Elon Musk and his Engineers Develop Mini Kid-sized Rescue Sub to Extract Soccer Team Stranded in Thai Cave

As more rain continues to pour in Thailand, a rescue operation to save a young soccer team and their coach turns dire. Elon Musk has offered to help, suggesting building a mini kid-sized submarine out of spare rocket parts to rescue the soccer team.
Maverick Baker
Elon Musk and his engineers are working on a mini-rescue sub built out of spacecraft parts, smaller than the one shown above, to rescue a soccer team stranded in a caveWikimedia/NASA

According to Elon Musk, a team of SpaceX engineers is hours away from completing a mini rescue sub which could hatch a safe escape plan to extract the 12 teenagers and preteens stranded with their coach inside a flooded cave in Thailand.

Last week, Musk sent a team of engineers to help advise and devise an emergency rescue mission to extract a soccer team stranded deep inside a flooded network of caves in Thailand. Since his initial announcement, the team alongside Musk have evaluated many options, including an idea to use an inflatable nylon tube inside the cave’s narrow passageway to open an escape route, while also further investigating another extraction method by means of drilling through the mountain and into the cave.

Each plan is being met by difficult obstacles; the inflatable tube could turn catastrophic if punctured, and any attempt to drill could take months to reach the chasm. The kids cannot swim let alone dive, and the cave may flood or run out of oxygen come September when the rain slows and the floods recede.

It is a time sensitive operation, and at the moment, Musk's Ludacris mini kid-sized sub may offer the greatest chance of success for the survivors still stranded within.

Effectively, the plan is to build a two person mini-sub out of rocket parts from SpaceX. While it will not be motorized, Musk assures it will be light enough to be escorted by divers and small enough to wind through the narrow gaps. Moreover, the design is robust, so any bumps or collisions along the dark narrow water-filled passages will not jeopardize the integrity of the sub.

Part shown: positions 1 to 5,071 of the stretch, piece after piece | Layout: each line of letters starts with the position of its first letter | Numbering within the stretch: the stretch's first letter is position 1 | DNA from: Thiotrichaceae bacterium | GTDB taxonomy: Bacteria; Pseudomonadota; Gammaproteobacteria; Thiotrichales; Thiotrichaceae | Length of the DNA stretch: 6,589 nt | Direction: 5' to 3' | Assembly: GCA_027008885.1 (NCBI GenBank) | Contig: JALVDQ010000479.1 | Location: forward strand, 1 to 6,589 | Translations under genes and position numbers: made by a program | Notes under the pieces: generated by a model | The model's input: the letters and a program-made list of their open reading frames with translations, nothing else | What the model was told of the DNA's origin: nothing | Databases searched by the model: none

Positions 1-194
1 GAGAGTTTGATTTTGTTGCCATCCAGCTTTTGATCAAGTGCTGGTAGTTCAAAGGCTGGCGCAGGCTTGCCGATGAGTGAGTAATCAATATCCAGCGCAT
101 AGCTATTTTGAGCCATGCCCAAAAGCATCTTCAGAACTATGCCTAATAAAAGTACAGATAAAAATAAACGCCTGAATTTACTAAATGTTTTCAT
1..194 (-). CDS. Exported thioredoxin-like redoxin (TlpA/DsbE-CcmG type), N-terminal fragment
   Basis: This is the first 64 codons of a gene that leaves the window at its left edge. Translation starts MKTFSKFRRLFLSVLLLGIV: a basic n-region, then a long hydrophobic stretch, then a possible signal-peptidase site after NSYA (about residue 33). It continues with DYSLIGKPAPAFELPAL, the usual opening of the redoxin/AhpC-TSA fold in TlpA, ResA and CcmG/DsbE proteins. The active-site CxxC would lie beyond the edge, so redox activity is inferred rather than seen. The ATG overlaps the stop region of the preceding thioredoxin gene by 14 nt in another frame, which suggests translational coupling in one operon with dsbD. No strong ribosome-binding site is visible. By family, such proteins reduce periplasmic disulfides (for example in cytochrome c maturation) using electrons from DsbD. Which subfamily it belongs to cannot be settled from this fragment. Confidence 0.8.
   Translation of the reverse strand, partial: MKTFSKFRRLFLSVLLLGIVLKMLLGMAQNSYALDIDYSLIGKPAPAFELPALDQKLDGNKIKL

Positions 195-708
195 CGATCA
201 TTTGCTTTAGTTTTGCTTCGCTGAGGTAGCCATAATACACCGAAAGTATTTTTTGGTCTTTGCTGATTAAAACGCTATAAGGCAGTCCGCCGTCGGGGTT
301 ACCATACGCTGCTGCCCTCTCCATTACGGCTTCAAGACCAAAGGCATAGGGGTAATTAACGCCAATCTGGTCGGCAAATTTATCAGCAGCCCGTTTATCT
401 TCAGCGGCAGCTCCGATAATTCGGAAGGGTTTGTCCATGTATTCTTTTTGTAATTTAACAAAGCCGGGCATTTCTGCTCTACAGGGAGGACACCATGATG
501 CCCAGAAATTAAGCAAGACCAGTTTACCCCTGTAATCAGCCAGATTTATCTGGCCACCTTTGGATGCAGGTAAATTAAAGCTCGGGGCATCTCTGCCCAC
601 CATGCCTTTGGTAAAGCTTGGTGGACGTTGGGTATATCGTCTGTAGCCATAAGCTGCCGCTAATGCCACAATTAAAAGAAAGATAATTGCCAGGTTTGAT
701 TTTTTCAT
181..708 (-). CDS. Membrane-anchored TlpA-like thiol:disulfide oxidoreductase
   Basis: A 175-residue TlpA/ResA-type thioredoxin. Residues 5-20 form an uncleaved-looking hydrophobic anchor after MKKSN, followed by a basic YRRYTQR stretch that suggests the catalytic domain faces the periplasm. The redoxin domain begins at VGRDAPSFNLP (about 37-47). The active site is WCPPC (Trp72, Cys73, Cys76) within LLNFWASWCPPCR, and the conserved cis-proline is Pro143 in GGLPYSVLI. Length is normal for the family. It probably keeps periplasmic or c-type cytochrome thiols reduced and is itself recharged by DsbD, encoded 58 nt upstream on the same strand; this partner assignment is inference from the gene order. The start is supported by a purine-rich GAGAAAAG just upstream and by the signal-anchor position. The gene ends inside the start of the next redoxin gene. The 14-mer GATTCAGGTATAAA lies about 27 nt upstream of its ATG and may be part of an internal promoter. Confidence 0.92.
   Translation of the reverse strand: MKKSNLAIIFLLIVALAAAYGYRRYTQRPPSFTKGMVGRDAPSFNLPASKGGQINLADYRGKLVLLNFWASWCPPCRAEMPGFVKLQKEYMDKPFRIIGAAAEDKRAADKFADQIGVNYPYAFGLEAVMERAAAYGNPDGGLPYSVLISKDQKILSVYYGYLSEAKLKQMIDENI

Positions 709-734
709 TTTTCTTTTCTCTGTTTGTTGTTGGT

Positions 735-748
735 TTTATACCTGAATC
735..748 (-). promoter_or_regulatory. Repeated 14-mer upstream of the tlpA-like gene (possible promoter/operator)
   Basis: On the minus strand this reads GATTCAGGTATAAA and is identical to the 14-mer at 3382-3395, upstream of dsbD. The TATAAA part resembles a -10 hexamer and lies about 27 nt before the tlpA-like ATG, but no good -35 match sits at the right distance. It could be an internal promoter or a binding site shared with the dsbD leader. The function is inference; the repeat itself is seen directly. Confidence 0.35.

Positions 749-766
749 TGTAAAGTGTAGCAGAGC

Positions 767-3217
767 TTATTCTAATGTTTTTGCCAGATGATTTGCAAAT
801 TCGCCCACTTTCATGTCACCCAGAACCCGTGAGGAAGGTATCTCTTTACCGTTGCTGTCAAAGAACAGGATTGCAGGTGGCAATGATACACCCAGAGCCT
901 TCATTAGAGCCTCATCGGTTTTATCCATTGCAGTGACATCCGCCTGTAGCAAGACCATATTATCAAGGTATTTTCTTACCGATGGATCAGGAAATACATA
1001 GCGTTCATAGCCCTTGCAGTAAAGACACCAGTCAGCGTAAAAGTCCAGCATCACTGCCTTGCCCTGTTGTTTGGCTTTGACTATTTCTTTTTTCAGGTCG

The plan, however, is far more than a working theory. Yesterday, Musk revealed the mini rescue sub is near complete and will be flown out to Thailand shortly after.

"Construction complete in about 8 hours, then 17-hour flight to Thailand," Musk said on his Twitter account

Thai authorities have yet to respond to the idea, but as water levels continue to rise in the cave, options are running out.

No official design has been revealed, however, Saturday evening Musk described a few of the features of the rescue pod.

Why is it Taking so Long to Rescue the Soccer Team Stranded in a Thia Cave

Rescuing the 12 young boys and their coach has proven to be a notoriously difficult task. Experts suggest the operation could last at best a couple weeks but could drag on for months if the team is to wait it out until the rainy season is over in September.

Experts have strongly advised against teaching the kids to dive, citing the escape is far too dangerous to even professional divers. Many of the kids also cannot swim, further complicating the rescue operation.


Waiting until the monsoon season is over in mid-September would allow the team to walk out through the same path they took to get in. However, maintaining a habitable environment until then is a demanding challenge for rescue workers who are struggling to keep the survivors alive right now.

Oxygen levels have dropped down to 15%, a level experts warn is approaching an alarming amount. According to Thai medic Aphakorn Yoo-kongaew, such low oxygen levels pose a serious risk for hypoxia, a condition that leads to oxygen sickness. If not extracted soon, the team could run out of oxygen.

"We can no longer wait for all conditions (to be ready) because of the oppressive situation," Yoo-kongaew told journalists Friday.

"We originally thought the young boys could stay safe inside the cave for quite a long time but circumstances have changed. We have a limited amount of time." No mention was made of exactly how long the team can survive with current oxygen levels, but the team is actively working on delivering more oxygen through scuba tanks, as well as building a pipe system to carry more are into the cave.

Despite remaining in good hands, rescuers were reminded of the extreme danger within the flooded cave when a rescuer lost his life attempting to deliver air tanks to the stranded victims.

While no one is certain when the team will be rescued, rescue operators assure it is their top priority to ensure their safety - no matter what.